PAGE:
Editor's Note: Monday Morning Interest Rate Update appears weekly on this blog - check back every Mon for analysis that is always ahead of the pack.
The Bank of Canada (BoC) shocked markets last Wednesday when it dropped its overnight rate by 0.25% as a defensive response to sharply lower oil prices.
In its accompanying statement the Bank said that there is “considerable uncertainty” about how the oil-price shock will affect the strength of our recovery. The most immediate impacts are expected to be negative, as oil-patch investment dries up and our import purchasing power weakens. The longer term benefits of a strengthening U.S. economy and a weaker Loonie will take longer to accrue, and are thus less certain.
Against this backdrop, setting monetary policy is a daunting challenge. The BoC must make adjustments today based on assumptions about how the economy will look in the future, but with so much interplay between many complex variables, this decision-making process necessarily involves a mix of both art and science.
The BoC said it believes that “the oil price shock increases both downside risks to the inflation profile and financial stability risks”, and the Bank now expects that our economy will take until “around the end of 2016” to return to full capacity, which is later than it had previously forecast. Its rate cut is being used as a way to “provide insurance against these risks”.
The market’s initial response was as one would expect. Both the Loonie and our bond yields moved sharply lower as investors priced in a slower growth forecast for our economy as well as a more benign inflation outlook.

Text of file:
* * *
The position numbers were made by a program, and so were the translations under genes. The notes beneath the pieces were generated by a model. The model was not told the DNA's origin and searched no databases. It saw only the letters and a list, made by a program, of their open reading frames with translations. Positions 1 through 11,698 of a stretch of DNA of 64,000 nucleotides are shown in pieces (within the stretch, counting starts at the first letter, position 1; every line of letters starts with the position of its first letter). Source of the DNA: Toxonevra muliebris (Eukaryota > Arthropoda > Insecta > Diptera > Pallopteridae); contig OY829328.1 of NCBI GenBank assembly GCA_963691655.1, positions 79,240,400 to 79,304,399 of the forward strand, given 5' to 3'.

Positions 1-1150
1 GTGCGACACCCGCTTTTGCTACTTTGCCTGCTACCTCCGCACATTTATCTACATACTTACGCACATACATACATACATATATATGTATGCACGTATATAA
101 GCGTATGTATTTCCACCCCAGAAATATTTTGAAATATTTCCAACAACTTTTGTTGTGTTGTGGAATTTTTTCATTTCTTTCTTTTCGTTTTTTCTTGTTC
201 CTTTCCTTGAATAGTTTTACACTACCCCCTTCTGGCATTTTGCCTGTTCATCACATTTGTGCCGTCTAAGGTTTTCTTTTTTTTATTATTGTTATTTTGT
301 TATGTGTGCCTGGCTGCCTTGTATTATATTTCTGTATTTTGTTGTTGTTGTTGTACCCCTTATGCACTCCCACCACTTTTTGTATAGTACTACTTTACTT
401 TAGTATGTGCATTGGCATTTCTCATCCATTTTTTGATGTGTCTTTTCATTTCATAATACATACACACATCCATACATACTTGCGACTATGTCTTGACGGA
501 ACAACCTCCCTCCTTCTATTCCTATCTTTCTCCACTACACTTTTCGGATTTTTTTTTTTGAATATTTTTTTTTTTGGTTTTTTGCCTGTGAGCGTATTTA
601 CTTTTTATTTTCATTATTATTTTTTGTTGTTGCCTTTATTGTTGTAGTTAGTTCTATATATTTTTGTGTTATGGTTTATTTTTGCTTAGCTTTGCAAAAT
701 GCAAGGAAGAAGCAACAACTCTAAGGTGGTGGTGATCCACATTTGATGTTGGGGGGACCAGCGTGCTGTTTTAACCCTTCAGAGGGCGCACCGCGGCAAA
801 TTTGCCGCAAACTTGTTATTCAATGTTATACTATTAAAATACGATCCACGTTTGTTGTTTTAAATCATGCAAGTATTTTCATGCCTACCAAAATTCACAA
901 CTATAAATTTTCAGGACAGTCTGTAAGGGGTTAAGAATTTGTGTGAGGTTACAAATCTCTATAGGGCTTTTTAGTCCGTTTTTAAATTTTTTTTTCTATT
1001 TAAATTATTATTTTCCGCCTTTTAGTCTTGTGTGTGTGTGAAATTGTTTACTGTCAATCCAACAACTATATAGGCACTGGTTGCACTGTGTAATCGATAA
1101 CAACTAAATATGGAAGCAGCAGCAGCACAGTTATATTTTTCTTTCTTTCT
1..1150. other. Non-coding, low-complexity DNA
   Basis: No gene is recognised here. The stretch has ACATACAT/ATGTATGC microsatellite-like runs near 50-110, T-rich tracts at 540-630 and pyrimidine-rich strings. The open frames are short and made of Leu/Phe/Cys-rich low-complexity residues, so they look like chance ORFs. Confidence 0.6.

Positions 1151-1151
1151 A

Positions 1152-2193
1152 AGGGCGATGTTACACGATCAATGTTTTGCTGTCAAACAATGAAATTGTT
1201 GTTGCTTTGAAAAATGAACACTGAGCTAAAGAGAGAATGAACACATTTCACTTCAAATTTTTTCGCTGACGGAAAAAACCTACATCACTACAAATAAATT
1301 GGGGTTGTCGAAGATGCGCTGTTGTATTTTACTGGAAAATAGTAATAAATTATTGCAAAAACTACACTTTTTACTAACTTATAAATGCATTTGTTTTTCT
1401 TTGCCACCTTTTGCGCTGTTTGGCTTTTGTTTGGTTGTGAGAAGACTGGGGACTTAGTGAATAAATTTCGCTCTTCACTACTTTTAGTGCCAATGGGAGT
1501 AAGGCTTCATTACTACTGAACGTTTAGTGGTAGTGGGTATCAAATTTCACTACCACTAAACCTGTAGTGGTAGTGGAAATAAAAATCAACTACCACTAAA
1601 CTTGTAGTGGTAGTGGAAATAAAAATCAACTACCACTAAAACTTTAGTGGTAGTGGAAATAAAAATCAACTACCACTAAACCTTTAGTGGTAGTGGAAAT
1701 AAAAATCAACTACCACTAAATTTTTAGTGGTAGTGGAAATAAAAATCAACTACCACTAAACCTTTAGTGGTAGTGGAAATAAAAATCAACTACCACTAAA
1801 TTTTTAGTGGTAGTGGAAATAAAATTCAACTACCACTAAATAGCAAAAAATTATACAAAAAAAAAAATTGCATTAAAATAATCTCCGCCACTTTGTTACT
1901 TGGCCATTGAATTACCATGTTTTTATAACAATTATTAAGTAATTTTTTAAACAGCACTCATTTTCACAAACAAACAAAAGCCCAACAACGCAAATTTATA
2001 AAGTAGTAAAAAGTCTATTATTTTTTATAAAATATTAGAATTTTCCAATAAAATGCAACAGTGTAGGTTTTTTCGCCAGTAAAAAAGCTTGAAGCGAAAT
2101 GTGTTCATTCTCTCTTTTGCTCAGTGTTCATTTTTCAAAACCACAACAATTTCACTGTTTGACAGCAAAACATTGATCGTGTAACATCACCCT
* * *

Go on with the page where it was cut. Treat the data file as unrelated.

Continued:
Normally when the BoC drops its overnight rate our major banks respond by dropping their prime rates, which our variable mortgage rates are priced on, but that didn’t happen this time. Instead, TD bank announced that it would not drop its prime rate and the other major banks quietly followed its lead. Interestingly, Rob Carrick at the Globe and Mail reported that TD did cut the rate that it pays on its investment savings account from 1.25% to 1.00%, thereby padding its margin by .25%. This proves yet again that it is better to invest in the Big Six banks than to borrow from them.
The decision by the major banks not to pass on the BoC’s rate cut raises five key questions:
- Given that the Big Six banks did not follow the BoC rate drop this time, does this mean that they will also stand pat if there are more cuts? If there is a reduced likelihood that variable-rate borrowers will save money when the overnight rate falls, should they still accept the risk that they will have to pay more if the overnight rate rises? Variable-rate borrowers have operated under the assumption that a BoC rate cut would automatically translate into a lower interest cost, as has been the case in all but the rarest of past circumstances, but this most recent decision by the Big Six challenges that widely held belief. For my part, now that the banks are essentially offering a ‘heads-I-win, tails-you-lose scenario’, I think that variable-rate mortgage options are far less compelling.
- Will the BoC put pressure on the major banks to lower their prime rates, since the impact of its overnight rate cut will be greatly reduced without this follow through? Interestingly, as things now stand, the BoC’s rate cut appears more likely to cause five-year fixed mortgage rates to fall, in response to falling Government of Canada (GoC) bond yields, instead of five-year variable rates as one would normally expect.